Take QPR, for instance, who chose to give Ian Holloway another chance in the Championship after he was sacked by Crystal Palace and then Millwall. Holloway is exactly the type of manager who you can envisage a certain type of pundit championing for Premier League jobs, without bothering to look at how he’s doing in the second tier.

Awfully, is the answer. QPR had actually followed six straight league defeats with two victories, but lost 2-1 at home to Blackburn Rovers on Saturday to provoke an explosive response from their manager.

“That team, who haven’t played before, will never be picked again. Simple as that,” said Holloway. “I wanted that team to fight and do it for each other. Unfortunately they couldn’t do it. Simple things we don’t do well enough as a group. It’s very disappointing.”

Holloway is always good for a soundbite, but it’s hardly a motivational message to a squad struggling for form. QPR are only five points clear of the relegation zone, a point closer than they were when Holloway replaced Jimmy Floyd Hasselbaink in November. This is not the glorious return the manager would have envisaged.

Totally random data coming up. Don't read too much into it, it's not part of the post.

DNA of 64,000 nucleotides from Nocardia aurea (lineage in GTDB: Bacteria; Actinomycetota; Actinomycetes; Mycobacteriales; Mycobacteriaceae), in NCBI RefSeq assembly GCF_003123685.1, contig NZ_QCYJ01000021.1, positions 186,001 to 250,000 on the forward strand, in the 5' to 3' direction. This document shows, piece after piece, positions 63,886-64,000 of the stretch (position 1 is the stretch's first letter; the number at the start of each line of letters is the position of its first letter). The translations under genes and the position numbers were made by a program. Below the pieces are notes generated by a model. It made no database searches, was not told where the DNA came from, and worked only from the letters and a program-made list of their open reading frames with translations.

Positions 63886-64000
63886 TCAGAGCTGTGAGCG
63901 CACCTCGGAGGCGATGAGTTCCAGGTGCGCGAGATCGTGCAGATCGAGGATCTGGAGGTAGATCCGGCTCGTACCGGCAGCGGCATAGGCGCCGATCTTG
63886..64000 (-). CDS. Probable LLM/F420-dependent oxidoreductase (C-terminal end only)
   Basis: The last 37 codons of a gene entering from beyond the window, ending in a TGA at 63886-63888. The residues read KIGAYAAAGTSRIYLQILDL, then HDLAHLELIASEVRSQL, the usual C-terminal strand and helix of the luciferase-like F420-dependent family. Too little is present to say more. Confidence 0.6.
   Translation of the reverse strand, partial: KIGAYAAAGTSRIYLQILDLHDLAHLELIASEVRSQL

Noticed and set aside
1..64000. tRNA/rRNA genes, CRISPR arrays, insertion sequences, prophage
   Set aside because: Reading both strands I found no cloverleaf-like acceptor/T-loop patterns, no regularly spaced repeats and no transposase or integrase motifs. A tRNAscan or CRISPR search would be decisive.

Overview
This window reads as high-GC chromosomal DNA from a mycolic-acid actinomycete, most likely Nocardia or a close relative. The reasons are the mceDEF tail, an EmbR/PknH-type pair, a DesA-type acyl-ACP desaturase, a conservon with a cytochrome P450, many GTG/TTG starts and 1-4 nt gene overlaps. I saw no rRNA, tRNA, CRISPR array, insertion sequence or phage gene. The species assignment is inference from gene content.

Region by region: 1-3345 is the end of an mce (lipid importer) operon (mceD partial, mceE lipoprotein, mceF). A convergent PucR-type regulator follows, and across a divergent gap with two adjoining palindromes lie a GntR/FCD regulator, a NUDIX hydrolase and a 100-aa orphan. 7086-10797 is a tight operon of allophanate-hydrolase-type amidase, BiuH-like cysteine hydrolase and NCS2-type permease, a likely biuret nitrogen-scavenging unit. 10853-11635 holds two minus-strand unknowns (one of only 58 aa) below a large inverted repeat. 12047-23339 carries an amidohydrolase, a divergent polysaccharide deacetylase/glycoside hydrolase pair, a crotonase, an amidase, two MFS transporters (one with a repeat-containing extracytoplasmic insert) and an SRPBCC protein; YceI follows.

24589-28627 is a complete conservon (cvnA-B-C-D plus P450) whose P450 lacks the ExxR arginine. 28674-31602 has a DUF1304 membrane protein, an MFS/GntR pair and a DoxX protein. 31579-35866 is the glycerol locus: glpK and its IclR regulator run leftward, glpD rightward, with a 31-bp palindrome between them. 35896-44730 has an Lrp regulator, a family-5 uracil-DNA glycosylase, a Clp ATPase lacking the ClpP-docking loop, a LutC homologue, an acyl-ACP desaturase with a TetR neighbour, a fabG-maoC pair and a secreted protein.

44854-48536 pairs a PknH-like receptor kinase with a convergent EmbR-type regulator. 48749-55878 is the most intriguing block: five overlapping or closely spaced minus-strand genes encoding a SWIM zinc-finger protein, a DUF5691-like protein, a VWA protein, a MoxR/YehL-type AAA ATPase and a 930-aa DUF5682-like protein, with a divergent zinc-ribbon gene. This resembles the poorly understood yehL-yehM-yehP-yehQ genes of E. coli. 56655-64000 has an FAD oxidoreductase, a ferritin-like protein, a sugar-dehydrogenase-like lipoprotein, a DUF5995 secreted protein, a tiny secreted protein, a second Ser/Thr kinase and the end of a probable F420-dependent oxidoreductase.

* One way in which a slightly tainted FA Cup can help Premier League clubs is affording fringe players the opportunity to find form. Step forward Ahmed Musa, who doubled his Leicester goal tally in the space of six minutes at Goodison.

Musa’s Premier League form has been dismal since arriving for a fee of over £16m in July. Having created four chances on his debut, the Nigerian has created only three more in the league since and has managed just three shots on target in 532 Premier League minutes. Claudio Ranieri has given Musa just 45 minutes of league action in the last month.

Coming off the bench at Everton after injury to Leonardo Ulloa, Musa scored twice to lift some of the gloom at Leicester and pile more onto Koeman. With Ulloa potentially out of the next few games and with Islam Slimani and Riyad Mahrez at the Africa Cup of Nations, Musa has the chance to redeem a difficult season.


Daniel Storey and Matt Stead